The EU Commission has recently overhauled data protection legislation which means significant changes will be implemented over the next 12 to 24 months.
Individuals have a right to protection of their personal data, and the new legislation standardises data protection across the EU. It offers a high level of protection for personal data to individuals who will be permitted to make claims against companies that mishandle personal data.
Fines for noncompliance are steep and can run up to the larger of €100 million or 5% of annual income. Businesses and marketing firms which collect personal data will need to change their practices in a relatively short period of time to comply. All terms and conditions, and opt-in procedures are likely to need reviewing and updating.
New Requirements Under the EU Data Protection Act
The EU Data Protection reforms bring several new requirements for collecting personal data from customers with much of the regulation centering around obtaining consent from the individual regarding how the data is used.
Consent must be ‘specific’ and ‘informed’ with information explained in an easily understood manner; implied consent is not sufficient. For instance, a customer must be offered the right to be forgotten or to have their personal data deleted and must be told of this upfront to prove consent as well be offered options for contact. This applies to existing customers as well, who must be notified in a clear way to demonstrate specific consent for how their data is used.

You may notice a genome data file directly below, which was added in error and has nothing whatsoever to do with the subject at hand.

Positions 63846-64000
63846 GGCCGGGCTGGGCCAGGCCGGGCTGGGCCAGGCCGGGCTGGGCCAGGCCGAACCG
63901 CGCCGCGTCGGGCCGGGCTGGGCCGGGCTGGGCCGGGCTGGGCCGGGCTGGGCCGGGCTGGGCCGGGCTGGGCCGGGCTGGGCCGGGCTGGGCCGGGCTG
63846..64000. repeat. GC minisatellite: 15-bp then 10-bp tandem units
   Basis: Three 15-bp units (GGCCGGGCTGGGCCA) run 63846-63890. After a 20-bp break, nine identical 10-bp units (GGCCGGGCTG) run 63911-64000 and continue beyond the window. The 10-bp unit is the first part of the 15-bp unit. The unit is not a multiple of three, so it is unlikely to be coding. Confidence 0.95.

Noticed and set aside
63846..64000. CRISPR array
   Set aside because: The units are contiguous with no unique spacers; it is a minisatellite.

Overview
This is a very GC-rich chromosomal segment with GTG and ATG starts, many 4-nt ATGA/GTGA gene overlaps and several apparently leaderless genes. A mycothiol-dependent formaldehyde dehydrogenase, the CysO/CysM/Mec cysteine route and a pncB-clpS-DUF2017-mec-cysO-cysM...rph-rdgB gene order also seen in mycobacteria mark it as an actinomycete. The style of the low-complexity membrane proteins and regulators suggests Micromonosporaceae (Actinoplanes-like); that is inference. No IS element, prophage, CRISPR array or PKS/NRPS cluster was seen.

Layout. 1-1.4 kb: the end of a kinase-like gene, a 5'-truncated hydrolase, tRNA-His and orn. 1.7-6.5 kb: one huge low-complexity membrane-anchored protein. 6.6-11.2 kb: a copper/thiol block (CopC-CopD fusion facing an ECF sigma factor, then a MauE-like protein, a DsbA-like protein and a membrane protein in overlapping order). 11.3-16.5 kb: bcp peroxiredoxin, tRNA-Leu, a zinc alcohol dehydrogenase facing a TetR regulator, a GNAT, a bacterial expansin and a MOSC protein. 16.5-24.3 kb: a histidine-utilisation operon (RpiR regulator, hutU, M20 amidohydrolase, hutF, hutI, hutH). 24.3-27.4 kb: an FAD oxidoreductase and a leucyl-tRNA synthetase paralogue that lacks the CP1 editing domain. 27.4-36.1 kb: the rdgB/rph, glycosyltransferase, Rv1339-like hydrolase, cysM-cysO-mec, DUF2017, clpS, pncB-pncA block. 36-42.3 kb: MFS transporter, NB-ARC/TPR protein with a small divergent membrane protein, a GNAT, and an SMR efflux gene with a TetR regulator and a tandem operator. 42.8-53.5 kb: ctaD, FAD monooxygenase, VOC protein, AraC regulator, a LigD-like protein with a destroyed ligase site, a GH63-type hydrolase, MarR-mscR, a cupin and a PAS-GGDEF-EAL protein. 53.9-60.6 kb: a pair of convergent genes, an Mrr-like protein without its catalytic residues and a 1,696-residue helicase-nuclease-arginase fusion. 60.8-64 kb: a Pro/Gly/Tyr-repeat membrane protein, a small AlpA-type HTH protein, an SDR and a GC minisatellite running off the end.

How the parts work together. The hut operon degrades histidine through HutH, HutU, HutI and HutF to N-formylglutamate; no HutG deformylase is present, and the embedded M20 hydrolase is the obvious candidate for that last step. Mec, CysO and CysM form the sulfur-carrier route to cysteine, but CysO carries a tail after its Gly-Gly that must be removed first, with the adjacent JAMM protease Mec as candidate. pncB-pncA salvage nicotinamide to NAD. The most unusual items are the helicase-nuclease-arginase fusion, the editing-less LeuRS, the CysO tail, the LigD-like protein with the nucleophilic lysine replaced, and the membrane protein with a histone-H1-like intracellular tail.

All B2B marketing that contains names and addresses, whether home or business, will fall under the consent requirement, and third party businesses that might purchase personal data should thoroughly ensure that proper and explicit consent and opt-in was received from the individuals in order to avoid liability.
Controversy Over the New Data Protection Requirements
The new legislation has not come without controversy.
The European Court of Justice recently ordered Google to delete personal data from its search engine based on an individual’s argument that the data was no longer accurate or representative. While some perceived this as a judicial solidification of the right to be forgotten, civil liberties groups are still concerned about censorship and that private companies, and not courts, will begin to make internal decisions regarding data in order to avoid financial liability or lengthy litigation.
Google is now reporting requests to watchdogs and has so far received 91,000 requests on 328,000 links. However, websites have been set up to list examples of deleted data, and this 'knock-on effect' response to perceived censorship by companies may challenge enforcement and effectiveness. Nevertheless, companies dealing with any personal data need to comply with the consent and ‘right to be forgotten’ orders within the allotted timeframe.